Science’s dry fantasy

Technocrats and the Politics of Drought and Development in Twentieth-Century Brazil
Eve E Buckley
2017, University of North Carolina Press
279 pages, plates, paperback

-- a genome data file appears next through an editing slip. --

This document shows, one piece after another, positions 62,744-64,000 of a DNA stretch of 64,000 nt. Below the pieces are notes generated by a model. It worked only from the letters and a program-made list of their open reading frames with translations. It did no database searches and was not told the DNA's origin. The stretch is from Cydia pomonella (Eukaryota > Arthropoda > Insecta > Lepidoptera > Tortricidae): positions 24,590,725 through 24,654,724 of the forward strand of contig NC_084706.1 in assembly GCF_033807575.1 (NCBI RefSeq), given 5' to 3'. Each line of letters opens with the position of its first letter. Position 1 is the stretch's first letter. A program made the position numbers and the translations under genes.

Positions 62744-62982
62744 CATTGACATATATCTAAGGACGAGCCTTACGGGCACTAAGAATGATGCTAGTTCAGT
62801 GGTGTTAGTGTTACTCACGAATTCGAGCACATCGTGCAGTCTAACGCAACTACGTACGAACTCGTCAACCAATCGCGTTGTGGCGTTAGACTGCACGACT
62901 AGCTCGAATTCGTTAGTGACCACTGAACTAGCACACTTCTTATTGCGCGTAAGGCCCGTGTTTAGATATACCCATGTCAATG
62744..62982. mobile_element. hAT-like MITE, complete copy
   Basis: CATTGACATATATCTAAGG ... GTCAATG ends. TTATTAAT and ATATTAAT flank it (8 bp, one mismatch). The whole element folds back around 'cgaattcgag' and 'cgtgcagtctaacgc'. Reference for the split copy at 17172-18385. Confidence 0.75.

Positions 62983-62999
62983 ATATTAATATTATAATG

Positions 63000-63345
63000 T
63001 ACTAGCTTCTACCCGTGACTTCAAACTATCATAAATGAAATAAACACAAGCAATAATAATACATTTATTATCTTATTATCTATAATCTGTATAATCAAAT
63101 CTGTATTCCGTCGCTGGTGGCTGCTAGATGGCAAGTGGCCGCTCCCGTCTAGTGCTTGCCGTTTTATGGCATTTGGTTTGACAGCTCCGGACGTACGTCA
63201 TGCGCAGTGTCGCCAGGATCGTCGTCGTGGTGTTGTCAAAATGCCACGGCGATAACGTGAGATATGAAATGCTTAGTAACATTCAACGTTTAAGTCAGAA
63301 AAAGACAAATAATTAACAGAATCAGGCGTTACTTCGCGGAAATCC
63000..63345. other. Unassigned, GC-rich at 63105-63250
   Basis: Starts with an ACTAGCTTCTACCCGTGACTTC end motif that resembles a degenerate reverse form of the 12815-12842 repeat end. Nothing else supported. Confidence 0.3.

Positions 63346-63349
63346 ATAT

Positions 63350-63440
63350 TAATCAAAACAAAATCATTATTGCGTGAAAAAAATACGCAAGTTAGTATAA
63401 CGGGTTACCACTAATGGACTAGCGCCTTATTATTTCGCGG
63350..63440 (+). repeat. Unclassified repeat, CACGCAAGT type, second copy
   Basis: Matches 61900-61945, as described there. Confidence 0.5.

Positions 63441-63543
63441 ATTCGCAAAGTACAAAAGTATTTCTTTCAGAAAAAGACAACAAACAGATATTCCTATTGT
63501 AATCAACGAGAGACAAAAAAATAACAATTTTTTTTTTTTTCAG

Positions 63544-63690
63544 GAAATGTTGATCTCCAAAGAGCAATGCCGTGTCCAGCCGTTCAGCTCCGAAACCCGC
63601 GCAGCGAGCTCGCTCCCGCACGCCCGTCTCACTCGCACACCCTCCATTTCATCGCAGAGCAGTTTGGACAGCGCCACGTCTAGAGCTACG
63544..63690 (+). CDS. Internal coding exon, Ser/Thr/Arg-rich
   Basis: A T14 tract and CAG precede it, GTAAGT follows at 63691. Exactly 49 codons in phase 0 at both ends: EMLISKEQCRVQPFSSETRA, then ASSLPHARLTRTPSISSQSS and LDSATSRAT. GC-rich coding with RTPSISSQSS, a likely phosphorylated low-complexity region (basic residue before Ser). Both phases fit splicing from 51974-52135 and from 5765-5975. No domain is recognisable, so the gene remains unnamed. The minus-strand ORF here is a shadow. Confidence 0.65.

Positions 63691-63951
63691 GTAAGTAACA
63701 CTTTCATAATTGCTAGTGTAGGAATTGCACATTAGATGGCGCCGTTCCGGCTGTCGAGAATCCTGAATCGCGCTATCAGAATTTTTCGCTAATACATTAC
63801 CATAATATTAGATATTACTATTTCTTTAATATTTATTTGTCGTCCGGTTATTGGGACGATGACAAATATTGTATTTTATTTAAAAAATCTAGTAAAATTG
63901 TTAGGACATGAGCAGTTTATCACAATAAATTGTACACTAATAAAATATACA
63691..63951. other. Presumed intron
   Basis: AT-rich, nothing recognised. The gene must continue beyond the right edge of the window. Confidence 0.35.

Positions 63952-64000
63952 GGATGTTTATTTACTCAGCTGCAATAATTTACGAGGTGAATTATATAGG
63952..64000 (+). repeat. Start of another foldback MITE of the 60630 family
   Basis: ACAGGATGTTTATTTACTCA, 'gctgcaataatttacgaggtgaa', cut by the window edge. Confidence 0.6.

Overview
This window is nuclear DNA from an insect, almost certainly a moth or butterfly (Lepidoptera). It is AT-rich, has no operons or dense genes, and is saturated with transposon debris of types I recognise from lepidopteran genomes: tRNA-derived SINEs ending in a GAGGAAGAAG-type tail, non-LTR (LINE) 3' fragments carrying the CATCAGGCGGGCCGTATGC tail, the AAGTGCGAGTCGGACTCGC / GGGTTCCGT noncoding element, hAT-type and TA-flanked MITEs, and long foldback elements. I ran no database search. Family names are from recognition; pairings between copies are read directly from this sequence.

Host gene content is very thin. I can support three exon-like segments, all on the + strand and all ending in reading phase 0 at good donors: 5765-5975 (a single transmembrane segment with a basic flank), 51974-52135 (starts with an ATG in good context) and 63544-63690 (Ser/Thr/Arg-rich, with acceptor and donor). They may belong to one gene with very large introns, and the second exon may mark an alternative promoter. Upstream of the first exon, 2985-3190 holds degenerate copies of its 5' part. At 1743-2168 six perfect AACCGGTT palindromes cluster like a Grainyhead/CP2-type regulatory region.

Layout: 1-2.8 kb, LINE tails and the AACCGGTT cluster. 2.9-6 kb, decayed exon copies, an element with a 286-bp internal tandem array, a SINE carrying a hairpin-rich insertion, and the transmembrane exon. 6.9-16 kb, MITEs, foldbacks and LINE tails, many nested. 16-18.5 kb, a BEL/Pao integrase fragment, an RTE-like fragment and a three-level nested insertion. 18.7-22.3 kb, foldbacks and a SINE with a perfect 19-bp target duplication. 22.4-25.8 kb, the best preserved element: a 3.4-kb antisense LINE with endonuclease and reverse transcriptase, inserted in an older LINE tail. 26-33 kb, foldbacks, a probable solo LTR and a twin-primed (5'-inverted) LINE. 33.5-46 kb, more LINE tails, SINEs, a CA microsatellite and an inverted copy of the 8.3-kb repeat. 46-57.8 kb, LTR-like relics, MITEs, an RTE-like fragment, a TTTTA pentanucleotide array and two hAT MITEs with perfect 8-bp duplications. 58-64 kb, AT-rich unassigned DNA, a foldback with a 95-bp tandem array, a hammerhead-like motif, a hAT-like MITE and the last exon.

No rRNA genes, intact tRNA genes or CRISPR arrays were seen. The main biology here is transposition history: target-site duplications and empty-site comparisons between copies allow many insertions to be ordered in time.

IT IS accepted almost uncritically within debates about climate change that scientific evidence is the best basis on which to discuss this topic and find solutions of whatever form. After all, it is hard to argue with empirical data. However, Eve Buckley’s valuable historical study of official responses to drought in Brazil – a country that has been at the very centre of debates about global warming and environmental change – suggests that, in practice, this assumption is flawed. Drought has always been a burning issue in Brazil’s arid north-east, especially its sertão hinterland, but it has also been the scourge of the south-east in recent years. Droughts since 2014 affecting the metropolitan areas of São Paulo and Rio de Janeiro, for example, have been described as the worst for 80 years. This makes drought a very political theme, and Technocrats and the Politics of Drought explores this historically by contrasting the aspirations of government officials aiming to find solutions or responses to drought based on science, and the social realities of drought in terms of its uneven impact on different groups. In so doing, this book draws attention to the difficulties faced by technocrats in the early 20th century who saw themselves as providing a concrete fix to an environmental problem that was the source of political polarisation between conservative landowners and leftwing reformers. As Buckley notes, the impact of the technocrats’ efforts often solidified existing social relations and reinforced landowners’ control over natural resources. This theme is of increasing relevance in the debate about climate change: the rise of engineering and agronomy professionals within Brazil’s drought agency infrastructure mirrored the rise of such technocrats in development agencies around the world who operated on the similar premise that practical solutions derived from scientific study could resolve our most pressing social issues. The author examines the work and plans of technical experts staffing the federal drought department, DNOCS, from 1909 to the 1960s, particularly in terms of their ideologies and reformist visions, and hence the essentially political nature of their approaches to climate instability. Most notably, she shows that despite their commitment to finding scientific solutions that would allow them to chart a middle way between entrenched conservatism and social disruption, many ultimately came to the conclusion that such a “middle politics” would not succeed. Buckley writes: “Like other development professionals in the twentieth century, they were determined to improve the lot of those who lived in the sertão … Yet many participants in this drama ultimately concluded that there was no route to this end absent a starkly political struggle over access to water and land … Brazil’s politicians and social reformers hoped that technical experts could cure the sertão’s chronic ills without encouraging broadly Marxist movements for social change that sometimes threatened to upend the social order (particularly after 1950). As archival records reveal, the drought agency’s professionals worked at an uncomfortable intersection where technology’s tantalizing promise of an apolitical means to end poverty collided with the stark probability that only open confrontation with those who monopolized land and water could reduce the dependence and vulnerability of the poor.” [p. 4] There is an important lesson here with clear implications for contemporary climate change debates about how elites can employ scientific expertise about environmental problems to engineer perverse outcomes that are in their favour. As Buckley notes: “Technocratic expertise clearly did not trump the material authority of landowners and industrialists. Claims based in scientific analysis were put to various political uses when reigning power brokers saw their utility, but they had little capacity to influence political action simply on the merits of their grounding in empiricism and relevant professional experience.” [p. 225]